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Investigating the relationship between learning community participation and job satisfaction in a K--12 regional special education collaborative
Improving student outcomes has become the concern of educators across the nation. Fueled by public demands, education reform has been the subject of federal legislation (Goals 2000; No Child Left Behind Act of 2001). Education reform is often perceived as an event or series of events with anticipated endings or peddling the next new fad that has a lifespan. For each event, schools must gear up taxing limited resources and the morale of educators. Embracing change as a continuous process of renewal and embedding processes that not only support but also thrive on change necessitate a transformation of schools' fundamental rules. Such transformation demands more than teachers teaching and students learning.^ In this study, literature on learning organizations in industry and schools is explored. Preliminary research shows learning organizations are one way to establish processes that thrive on change (DuFour and Eaker, 1998). Such organizations can turn the importance of teachers teaching into the power of teachers learning.^ Research on job satisfaction shows that quality of work is related to better outcomes and depends on workers' motivation and job satisfaction (Hackman & Oldham, 1975). The quality of work produced by teachers and support staff matters in order to obtain results. Although connectivity between participating in learning organizations and job satisfaction is implied in the literature, this study focuses on examining whether this connectivity is explicit and direct.^ Using correlational research, the researcher investigated three related questions: (1) To what degree do employees consider the organization a learning community? (2) Is there a relationship between the degree of participation in a learning community and job satisfaction? (3) Does this relationship differ for professionals and non-professionals?^ A convenience sample consisting of 33 special education teachers and 57 instructional assistants/paraprofessionals completed 3 surveys: Learning Organization Survey, Learning Community Activities Survey and sections of the Job Diagnostic Survey. Several participants were interviewed to illuminate survey results. This study was undertaken to advise development of a learning community in one regional special education organization, including the impact on job satisfaction, execution of specific activities and allocation of staffing and funding resources.^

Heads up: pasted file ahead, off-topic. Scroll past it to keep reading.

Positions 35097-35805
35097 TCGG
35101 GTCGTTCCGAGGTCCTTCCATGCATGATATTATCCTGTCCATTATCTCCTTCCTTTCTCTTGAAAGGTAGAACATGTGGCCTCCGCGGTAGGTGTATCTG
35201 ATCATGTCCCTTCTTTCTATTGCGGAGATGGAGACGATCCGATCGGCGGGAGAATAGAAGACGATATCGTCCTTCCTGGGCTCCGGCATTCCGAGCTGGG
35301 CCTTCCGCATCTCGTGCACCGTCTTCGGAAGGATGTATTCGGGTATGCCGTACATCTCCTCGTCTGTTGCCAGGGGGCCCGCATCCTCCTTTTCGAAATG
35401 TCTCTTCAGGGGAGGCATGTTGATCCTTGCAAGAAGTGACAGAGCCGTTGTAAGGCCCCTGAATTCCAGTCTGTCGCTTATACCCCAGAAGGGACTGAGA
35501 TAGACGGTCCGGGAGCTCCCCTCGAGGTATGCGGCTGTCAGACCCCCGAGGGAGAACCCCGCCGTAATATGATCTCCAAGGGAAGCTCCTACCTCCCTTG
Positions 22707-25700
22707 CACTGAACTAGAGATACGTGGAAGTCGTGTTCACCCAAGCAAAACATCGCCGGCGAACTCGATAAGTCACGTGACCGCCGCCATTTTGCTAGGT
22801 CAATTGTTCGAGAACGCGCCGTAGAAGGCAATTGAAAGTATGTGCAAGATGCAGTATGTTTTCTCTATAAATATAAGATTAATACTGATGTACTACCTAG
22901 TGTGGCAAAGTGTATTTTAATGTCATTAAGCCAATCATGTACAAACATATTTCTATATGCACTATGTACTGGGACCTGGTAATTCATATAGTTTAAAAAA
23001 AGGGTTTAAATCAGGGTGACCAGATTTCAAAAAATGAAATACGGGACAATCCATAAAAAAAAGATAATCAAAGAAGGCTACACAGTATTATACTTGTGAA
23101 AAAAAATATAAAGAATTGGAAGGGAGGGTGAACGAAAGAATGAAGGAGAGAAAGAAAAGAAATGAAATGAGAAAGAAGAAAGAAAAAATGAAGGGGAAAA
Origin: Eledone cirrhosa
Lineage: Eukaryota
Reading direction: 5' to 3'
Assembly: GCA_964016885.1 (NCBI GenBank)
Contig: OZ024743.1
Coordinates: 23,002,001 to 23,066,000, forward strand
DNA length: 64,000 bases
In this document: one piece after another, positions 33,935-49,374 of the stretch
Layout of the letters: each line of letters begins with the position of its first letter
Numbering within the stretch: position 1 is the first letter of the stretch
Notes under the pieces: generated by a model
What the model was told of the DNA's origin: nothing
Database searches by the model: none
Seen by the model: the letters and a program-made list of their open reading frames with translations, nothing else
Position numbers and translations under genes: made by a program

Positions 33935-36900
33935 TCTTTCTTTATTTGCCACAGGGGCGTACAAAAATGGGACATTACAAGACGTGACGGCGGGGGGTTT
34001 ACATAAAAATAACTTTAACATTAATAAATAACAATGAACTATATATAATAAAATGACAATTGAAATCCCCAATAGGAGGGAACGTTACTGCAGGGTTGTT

Education, Administration|Education, Special
Susan Cuoco Hassan,
"Investigating the relationship between learning community participation and job satisfaction in a K--12 regional special education collaborative"
(January 1, 2007).
Dissertation & Theses Collection.